Cloud environments are complex and dynamic. There is a lot happening as workloads expand and contract over a 24 hour cycle. Users, both human and machine, log in and out from all around the world, add datasets, run queries, perform computations. Application developers push out new versions of code whilst DevOps deploy new services and retire others. And even whilst all this is happening - the expectation is that the system will always be up.
You can certainly engineer reliability into an architecture, but how do you reduce unplanned outages that cause:
loss of revenue and customers, and brand damage for public or partner facing systems
loss of productivity and continuity of processes and development for internal systems
The smart and most cost-effective approach is to implement a structured monitoring regime.
Often, there is a lack of understanding of what can go wrong: many environments may have been over-provisioned, with autoscaling, and set up across multiple availability zones, but this does not make them immune to user error or comms link failure.
Application teams want to focus on the applications that support their core business, not the availability of the systems on which they run. Typically they lack the expertise or resources to establish a monitoring regime, and if they are looking at alerts themselves, it can be a distraction and time consuming.
Frequently, there is a misunderstanding of what should be monitored, thresholded or where the events and alerts need to be directed.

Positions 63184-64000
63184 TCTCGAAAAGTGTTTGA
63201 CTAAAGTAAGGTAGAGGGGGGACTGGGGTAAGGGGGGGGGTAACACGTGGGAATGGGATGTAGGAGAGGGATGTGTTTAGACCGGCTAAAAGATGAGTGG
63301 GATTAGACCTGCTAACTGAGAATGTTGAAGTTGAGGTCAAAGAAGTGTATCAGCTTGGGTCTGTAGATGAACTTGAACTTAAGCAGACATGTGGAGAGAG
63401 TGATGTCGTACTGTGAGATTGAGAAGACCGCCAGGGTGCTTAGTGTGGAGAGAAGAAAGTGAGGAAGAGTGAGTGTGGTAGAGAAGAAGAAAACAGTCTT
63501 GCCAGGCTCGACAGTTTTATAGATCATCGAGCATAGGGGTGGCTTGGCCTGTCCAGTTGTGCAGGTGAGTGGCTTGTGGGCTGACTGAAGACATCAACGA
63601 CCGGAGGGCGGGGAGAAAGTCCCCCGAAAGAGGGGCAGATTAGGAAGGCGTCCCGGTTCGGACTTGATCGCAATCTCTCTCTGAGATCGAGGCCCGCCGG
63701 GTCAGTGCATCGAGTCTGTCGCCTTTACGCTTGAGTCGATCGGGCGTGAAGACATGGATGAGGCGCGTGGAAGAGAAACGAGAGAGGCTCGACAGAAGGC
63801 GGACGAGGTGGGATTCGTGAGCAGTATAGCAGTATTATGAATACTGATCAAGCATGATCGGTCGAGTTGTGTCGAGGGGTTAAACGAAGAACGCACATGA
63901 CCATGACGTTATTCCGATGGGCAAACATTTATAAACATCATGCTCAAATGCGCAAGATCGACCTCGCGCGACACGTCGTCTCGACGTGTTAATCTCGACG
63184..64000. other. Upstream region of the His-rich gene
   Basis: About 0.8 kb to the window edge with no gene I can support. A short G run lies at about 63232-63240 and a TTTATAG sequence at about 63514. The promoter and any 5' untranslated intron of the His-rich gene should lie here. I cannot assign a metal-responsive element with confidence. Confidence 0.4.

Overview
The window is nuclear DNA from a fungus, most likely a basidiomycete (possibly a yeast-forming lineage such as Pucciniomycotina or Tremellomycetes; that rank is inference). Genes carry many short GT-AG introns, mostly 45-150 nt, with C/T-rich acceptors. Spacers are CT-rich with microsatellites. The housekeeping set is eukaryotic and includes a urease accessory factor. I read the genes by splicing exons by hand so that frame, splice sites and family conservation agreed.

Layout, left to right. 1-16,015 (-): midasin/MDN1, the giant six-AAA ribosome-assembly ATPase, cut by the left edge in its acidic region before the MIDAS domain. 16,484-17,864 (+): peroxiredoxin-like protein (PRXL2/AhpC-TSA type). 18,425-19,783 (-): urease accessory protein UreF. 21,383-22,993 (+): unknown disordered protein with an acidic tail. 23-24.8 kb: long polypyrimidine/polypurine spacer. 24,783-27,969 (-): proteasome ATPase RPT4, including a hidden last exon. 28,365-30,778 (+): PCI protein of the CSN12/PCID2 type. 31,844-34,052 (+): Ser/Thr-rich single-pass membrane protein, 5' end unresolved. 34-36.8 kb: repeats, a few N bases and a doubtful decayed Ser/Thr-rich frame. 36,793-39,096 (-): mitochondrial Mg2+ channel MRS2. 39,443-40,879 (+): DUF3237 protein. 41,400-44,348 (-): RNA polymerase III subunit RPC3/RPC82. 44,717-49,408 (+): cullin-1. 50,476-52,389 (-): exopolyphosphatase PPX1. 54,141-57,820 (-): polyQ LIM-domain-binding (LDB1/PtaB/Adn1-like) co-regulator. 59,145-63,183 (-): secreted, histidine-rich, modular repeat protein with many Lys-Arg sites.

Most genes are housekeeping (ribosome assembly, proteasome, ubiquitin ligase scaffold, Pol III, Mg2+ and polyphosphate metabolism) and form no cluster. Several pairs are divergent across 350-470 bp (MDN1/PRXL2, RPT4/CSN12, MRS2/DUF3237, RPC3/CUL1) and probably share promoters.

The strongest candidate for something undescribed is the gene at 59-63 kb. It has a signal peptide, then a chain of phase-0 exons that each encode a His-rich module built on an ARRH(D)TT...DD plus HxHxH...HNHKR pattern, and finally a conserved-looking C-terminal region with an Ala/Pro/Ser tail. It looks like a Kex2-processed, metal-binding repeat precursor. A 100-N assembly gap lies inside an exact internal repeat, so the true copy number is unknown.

Without a well thought through monitoring regime, you might be monitoring the wrong things, have incorrect thresholds set on the right things or might not be directing alerts to somewhere where they can be acted on quickly, and/or collated for periodic review to determine patterns or systemic issues.
A structured monitoring regime monitors resources, services, and even budgets within an AWS account - collectively known as ‘metrics’. It creates an incident record with a service desk if a metric steps outside predetermined thresholds. Thresholds can be set on each metric for each of the severities info, warning, error, critical.
For example, if a disk hits 90% capacity, a warning might be raised, or an error if it hits 98%. This allows service desk support staff to proactively deal with the issue before it affects the business, and also be aware that it is regularly hitting 90% and take preventative measures.
Notifications are collated on a dashboard with a traffic light system with the highest criticality issues visible above all others. No one needs to sit in front of this dashboard 24 hours a day. The service is automated to the point where only imminent or immediate action is required, and these alerts are typically routed through to your managed service provider for them to deal with.
In most cases, you read about issues that were intercepted and incidents that were prevented in the monthly review report. These issues can be subject to Root Cause Analysis and then remediated to obviate their likely recurrence.
A well implemented monitoring regime significantly reduces unplanned outages and the brand damage, and loss of revenue and productivity associated with them.
Even if your Monitoring service does not pre-empt an unplanned outage, it can alert you to its existence so you can proactively mitigate its impact on your business or your customers.
The Monitoring Service can also be set up to monitor AWS account charges against set budgets.
This facilitates a proactive approach to resource management and alerts you to issues of unnecessary resource consumption or leakage, and avoids an end of month ‘bill shock’.
If you are concerned about unplanned outages, or that you may have unnecessarily over-provisioned in the hope of avoiding them, book a free consultation or callback, and our cloud professionals can discuss monitoring options to suit your unique circumstances.